Having worked with many organizations both nationally and internationally in the area of financial and asset management, one thing seems to tie so many organizations together – their hesitation to change. Several years ago I addressed organizational change more from a systemic perspective. However, systemic behavior is a culmination of behavior of each of its parts.
Although I have seen the same behavior through my decades of work with organizations, I somehow passed off the behavior as being native only to private organizations. However a recent article broke this myth and demonstrated that all organizations fall into the same trap. The article Long Live Spreadsheets by Kathleen Hoffelder examined the outcomes of a recent Price Waterhouse Coopers study on the ‘tool of choice’ in corporate tax departments.
The joint study conducted by Price Waterhouse coopers and the Manufacturers Alliance for Productivity and Innovation surveyed 100 tax professionals in the area of their tools for managing and reporting on data. Of the respondents, 60% said that they continue to rely on spreadsheets as a provisional tool in their tax departments. Although 60% is a high number, what makes the response more interesting is that spreadsheets were used amid the use of more complex tax-technology tools. The report goes on to demonstrate how many companies are using spreadsheets as significant data storage and reporting tools. The study reported that nearly 70% of respondents from mid cap to large cap firms continue to use spreadsheets to perform ongoing legal-entity reconciliations.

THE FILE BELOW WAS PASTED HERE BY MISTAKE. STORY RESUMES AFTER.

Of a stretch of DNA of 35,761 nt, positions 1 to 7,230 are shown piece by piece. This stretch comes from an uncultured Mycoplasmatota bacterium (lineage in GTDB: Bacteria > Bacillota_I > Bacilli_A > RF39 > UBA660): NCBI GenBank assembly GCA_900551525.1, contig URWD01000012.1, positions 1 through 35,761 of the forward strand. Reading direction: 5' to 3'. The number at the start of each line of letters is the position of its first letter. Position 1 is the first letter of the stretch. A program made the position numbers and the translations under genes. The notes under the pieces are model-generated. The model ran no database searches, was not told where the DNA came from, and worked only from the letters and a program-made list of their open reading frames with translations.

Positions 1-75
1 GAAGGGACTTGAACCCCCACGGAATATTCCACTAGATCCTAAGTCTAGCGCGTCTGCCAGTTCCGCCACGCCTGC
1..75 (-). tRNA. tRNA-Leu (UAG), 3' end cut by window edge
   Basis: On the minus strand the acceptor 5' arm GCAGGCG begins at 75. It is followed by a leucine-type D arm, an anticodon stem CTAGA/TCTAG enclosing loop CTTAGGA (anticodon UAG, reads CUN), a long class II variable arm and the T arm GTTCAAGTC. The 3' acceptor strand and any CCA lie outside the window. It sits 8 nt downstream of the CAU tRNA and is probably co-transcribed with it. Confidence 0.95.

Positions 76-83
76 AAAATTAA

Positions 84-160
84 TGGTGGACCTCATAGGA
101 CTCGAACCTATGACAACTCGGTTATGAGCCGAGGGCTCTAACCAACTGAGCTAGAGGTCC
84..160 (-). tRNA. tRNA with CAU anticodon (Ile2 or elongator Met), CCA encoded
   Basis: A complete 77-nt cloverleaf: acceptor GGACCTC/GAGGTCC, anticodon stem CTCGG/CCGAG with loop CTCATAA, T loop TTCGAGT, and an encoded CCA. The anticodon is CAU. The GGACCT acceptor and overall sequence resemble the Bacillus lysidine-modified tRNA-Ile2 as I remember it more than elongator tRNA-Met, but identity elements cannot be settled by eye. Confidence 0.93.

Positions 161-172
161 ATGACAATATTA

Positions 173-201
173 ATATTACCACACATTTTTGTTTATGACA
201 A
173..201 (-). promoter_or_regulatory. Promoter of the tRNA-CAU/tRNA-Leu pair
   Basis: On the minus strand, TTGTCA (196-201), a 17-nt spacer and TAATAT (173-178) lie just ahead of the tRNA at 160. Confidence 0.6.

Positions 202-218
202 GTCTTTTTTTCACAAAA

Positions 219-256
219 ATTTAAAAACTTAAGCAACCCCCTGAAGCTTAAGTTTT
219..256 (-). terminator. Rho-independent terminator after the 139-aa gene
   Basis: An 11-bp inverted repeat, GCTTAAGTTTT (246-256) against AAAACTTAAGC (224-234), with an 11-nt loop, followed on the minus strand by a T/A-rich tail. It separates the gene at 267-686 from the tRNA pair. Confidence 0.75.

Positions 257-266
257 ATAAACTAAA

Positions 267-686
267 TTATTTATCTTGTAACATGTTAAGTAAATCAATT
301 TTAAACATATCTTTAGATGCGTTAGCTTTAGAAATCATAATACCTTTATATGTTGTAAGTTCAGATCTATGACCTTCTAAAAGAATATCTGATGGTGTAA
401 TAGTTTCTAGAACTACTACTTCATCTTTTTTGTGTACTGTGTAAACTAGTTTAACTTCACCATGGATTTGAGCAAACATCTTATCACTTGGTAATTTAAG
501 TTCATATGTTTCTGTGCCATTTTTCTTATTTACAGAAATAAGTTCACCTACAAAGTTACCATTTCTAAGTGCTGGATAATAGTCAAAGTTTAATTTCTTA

Based on personal experience, I have found that private organizations rely on spreadsheets at least as much as public companies. Although the technology exists to use specialized tools for reporting and the like, organizations continue with the gymnastics of ‘massaging’ data in spreadsheets. I have personally experienced organizations that have and continue to swim in the sea of spreadsheets. Not surprisingly to the point of keying and re-keying data when the facility of electronic data transfers exists! The room for error in this environment is tremendous, in my opinion.
The article revealed that spreadsheets have become the ‘life support’ systems of many tax departments, and I would add accounting/finance departments. Michael Burak, U.S. and Global Industrial Products Tax leader at PwC indicates “The use of spreadsheets is a reason why tax departments spend a significant amount of time gathering data instead of just analyzing data”. Statements like these lead one to question if the problem is with the user or with the technology. , the user doesn’t want to give up the old tools of their job, management likes the reports the ‘old way’ or the technology is simply not available.
My experience suggests that the issue is two-fold and thereby begs a two pronged solution. The primary basis is the user and management. Management must look toward the information of reporting rather than the esthetics of reporting. Insisting on higher demands on the analytics rather than the esthetics will drive line departments to add more value than ‘fluff’. User departments must more fully explore the tools of their current methods and technology, provide analytics and secondarily to provide feedback to technology companies to produce the tools they need. Todd Bixby, tax technology leader at PwC contends ‘Companies would be better served by streamlining the entire process with better data integration’. My take away, organizations should look toward a more holistic approach to data, reporting and analytics.
Several years ago I wrote an article ‘So what, Now what’, looking at the need for reports to motivate decision makers to act. It is in the quality, timeliness and intelligence of the report that drives decision making not the ‘esthetics. Organizations are spending an inordinate amount of money on producing reports using highly labor intensive tools. When instead they could repurpose that cost of keying and rekeying data to analytics – adding intelligence to the reporting!